Saturday, March 12, 2011

What is Happening with the World? - Understanding Nuclear Power Plant

I was supposed to be in Egypt last February 12 (at the height of chaos), the day the president stepped down.  I was looking at visiting Russia when Moscow was bombed in January.  I was checking out Contiki Tour's trip to New Zealand when Christchurch was hit by a 6.3 magnitude earthquake last February 22.

Excitement has sinked in the past few weeks, while planning for our trip to Tokyo, Hakone, Shirakawago, and Kyoto.  I already have my tickets and visa ready, hotel bookings in placed and even bought the $350 JR rail pass.  The itinerary is almost layed out by my travel buddy and me, outlining every little detail including a gastronomic feast in Tokyo, cherry blossom (sakura) hanami party in Kyoto and Tokyo, and farm house stay in Shirakawago.  I've purchased boots, pashmina and jeggings, my jacket is out of the closet and in my luggage, looking forward to  5 to 15 degrees early spring weather.  I'm suppose to be in Japan in two weeks time, but now I'm grounded.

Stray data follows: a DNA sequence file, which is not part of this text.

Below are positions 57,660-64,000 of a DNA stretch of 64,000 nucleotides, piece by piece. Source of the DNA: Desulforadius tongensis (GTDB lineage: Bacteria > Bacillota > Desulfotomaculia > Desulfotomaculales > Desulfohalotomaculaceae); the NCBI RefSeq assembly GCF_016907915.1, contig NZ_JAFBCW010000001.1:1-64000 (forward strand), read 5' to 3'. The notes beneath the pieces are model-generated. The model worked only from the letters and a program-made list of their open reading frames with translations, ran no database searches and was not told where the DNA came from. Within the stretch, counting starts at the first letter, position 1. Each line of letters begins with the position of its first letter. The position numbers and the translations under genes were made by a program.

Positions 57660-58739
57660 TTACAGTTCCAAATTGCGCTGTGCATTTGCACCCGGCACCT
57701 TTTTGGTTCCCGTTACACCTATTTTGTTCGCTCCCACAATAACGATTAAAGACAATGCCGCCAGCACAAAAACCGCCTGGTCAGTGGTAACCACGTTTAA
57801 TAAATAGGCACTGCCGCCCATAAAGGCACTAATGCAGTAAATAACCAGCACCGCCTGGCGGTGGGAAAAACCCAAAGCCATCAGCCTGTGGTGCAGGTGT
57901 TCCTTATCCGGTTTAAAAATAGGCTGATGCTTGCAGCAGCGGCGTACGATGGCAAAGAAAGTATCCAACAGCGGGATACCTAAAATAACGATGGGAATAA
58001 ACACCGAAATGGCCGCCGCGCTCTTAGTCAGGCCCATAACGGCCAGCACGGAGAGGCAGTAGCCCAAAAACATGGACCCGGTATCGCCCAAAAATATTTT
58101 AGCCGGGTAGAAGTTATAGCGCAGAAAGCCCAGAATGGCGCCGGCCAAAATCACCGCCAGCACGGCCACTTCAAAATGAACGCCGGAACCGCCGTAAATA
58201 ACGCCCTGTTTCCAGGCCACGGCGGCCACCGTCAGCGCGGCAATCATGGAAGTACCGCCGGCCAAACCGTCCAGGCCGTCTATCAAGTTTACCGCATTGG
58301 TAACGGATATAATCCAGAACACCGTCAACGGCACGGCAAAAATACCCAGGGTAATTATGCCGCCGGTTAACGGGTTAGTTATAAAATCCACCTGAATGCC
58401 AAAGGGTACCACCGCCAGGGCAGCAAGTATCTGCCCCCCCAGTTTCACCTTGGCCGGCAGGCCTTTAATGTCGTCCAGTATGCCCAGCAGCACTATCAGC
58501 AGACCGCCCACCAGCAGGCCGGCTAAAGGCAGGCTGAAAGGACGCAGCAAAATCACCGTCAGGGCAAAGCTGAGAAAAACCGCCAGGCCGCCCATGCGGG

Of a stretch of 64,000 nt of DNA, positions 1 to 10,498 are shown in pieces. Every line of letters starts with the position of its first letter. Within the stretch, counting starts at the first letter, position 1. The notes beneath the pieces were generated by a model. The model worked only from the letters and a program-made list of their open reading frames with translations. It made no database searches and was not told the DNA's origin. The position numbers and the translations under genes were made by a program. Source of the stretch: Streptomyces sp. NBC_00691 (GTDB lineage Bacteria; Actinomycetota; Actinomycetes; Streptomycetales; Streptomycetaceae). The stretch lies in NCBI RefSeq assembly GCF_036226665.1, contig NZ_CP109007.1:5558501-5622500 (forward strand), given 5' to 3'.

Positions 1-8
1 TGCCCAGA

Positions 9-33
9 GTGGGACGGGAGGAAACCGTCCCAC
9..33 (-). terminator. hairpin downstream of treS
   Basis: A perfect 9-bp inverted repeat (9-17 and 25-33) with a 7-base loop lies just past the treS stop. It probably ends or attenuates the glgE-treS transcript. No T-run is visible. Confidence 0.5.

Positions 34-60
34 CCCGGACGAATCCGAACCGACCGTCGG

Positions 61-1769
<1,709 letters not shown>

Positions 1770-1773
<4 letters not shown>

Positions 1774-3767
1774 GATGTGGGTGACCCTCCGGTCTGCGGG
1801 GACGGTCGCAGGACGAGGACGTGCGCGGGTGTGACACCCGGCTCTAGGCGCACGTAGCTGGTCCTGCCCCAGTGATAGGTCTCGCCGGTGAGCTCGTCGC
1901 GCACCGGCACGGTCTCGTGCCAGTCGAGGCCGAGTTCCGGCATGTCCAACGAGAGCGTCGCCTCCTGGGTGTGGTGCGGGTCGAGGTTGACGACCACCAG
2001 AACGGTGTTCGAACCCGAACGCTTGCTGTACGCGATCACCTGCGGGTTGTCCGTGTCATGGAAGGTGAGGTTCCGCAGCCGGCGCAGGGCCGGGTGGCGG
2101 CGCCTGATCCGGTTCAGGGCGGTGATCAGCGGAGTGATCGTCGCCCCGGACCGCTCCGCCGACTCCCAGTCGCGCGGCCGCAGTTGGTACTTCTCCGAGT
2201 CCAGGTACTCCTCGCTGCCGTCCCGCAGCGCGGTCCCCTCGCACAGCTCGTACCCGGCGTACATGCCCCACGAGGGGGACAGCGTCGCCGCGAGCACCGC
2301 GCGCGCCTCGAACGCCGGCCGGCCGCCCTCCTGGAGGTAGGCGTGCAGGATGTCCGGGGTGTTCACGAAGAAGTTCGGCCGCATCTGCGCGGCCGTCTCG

The earthquake that struck Japan is frightening as it is, the tsunami appeared like a scene from a fictional film, the aftershock was unimaginable.  It must be a very traumatic experience for the locals.  Worst, today, there was an explosion at a nuclear power station which destroyed a building housing the reactor and fears for a radiation leak grew.  Although it has been reported that chances of radiation leak is decreasing.

I had to phone a friend who works with a power plant and asked what exactly are the imminent risks of the nuclear plant exploding or radiation leaking and he explained:

When the nuclear plant was shutdown, it continues to emit heat and it is necessary to cool down the (fuel rods) nuclear reactor.  However, the massive earthquake and tsunami crippled the cooling systems, including the back up.  The nuclear plant does not explode like a bomb, or if it does, it will be like an ashfall.  What happened today was a release of the steam that was building up. The big problem is if it won't cool down and the reactors starts to melt down, then their is a possibility of a greater release of radioactivity into the environment (and the atmosphere).  If that happens, it may not be limited within the radius of the plant, wind factor is crucial; there will be long term health hazards like cancer and mutation of genes.
It may take a while for things to settle down, let's see what happens next week.

I'm hoping for better news. Last night, our own plant was sabotaged by unknown parties which will cripple our operations for the next few days.

Lord, help us!


tin-tin said...

i'm sorry. but what really got me worried was if you're going to travel to the same place i'm going to go to. hehehe ;p

freeze said...

haha looking at things differently, we're lucky that these things happen when we are not there.

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